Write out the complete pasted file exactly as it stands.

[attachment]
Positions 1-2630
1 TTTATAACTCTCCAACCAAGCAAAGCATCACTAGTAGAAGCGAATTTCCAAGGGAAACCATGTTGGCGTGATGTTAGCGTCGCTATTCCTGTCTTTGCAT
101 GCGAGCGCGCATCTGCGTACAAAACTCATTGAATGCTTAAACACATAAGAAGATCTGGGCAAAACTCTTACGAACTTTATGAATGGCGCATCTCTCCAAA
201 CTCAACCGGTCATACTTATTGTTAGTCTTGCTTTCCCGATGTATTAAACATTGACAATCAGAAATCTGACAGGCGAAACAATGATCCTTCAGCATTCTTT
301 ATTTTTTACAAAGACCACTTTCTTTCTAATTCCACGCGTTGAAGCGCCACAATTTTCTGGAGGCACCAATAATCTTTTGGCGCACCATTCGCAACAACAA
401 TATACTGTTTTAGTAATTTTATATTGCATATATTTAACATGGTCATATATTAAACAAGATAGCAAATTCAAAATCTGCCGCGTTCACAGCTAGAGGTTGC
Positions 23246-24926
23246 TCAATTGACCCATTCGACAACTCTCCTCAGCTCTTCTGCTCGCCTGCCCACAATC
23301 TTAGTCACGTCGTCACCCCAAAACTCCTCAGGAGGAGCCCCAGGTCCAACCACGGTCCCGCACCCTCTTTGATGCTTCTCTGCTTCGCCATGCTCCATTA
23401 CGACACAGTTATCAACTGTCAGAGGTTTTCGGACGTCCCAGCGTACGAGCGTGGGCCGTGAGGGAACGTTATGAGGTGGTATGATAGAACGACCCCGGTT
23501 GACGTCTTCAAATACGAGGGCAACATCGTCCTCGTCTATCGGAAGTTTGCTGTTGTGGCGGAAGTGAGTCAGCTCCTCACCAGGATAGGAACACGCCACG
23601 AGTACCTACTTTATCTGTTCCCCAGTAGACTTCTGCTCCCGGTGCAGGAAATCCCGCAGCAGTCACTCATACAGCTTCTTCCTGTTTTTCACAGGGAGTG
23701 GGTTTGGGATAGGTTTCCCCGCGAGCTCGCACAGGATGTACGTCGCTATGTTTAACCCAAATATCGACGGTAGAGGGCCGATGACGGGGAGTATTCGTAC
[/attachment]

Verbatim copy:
Positions 1-2630
1 TTTATAACTCTCCAACCAAGCAAAGCATCACTAGTAGAAGCGAATTTCCAAGGGAAACCATGTTGGCGTGATGTTAGCGTCGCTATTCCTGTCTTTGCAT
101 GCGAGCGCGCATCTGCGTACAAAACTCATTGAATGCTTAAACACATAAGAAGATCTGGGCAAAACTCTTACGAACTTTATGAATGGCGCATCTCTCCAAA
201 CTCAACCGGTCATACTTATTGTTAGTCTTGCTTTCCCGATGTATTAAACATTGACAATCAGAAATCTGACAGGCGAAACAATGATCCTTCAGCATTCTTT
301 ATTTTTTACAAAGACCACTTTCTTTCTAATTCCACGCGTTGAAGCGCCACAATTTTCTGGAGGCACCAATAATCTTTTGGCGCACCATTCGCAACAACAA
401 TATACTGTTTTAGTAATTTTATATTGCATATATTTAACATGGTCATATATTAAACAAGATAGCAAATTCAAAATCTGCCGCGTTCACAGCTAGAGGTTGC
Positions 23246-24926
23246 TCAATTGACCCATTCGACAACTCTCCTCAGCTCTTCTGCTCGCCTGCCCACAATC
23301 TTAGTCACGTCGTCACCCCAAAACTCCTCAGGAGGAGCCCCAGGTCCAACCACGGTCCCGCACCCTCTTTGATGCTTCTCTGCTTCGCCATGCTCCATTA
23401 CGACACAGTTATCAACTGTCAGAGGTTTTCGGACGTCCCAGCGTACGAGCGTGGGCCGTGAGGGAACGTTATGAGGTGGTATGATAGAACGACCCCGGTT
23501 GACGTCTTCAAATACGAGGGCAACATCGTCCTCGTCTATCGGAAGTTTGCTGTTGTGGCGGAAGTGAGTCAGCTCCTCACCAGGATAGGAACACGCCACG
23601 AGTACCTACTTTATCTGTTCCCCAGTAGACTTCTGCTCCCGGTGCAGGAAATCCCGCAGCAGTCACTCATACAGCTTCTTCCTGTTTTTCACAGGGAGTG
23701 GGTTTGGGATAGGTTTCCCCGCGAGCTCGCACAGGATGTACGTCGCTATGTTTAACCCAAATATCGACGGTAGAGGGCCGATGACGGGGAGTATTCGTAC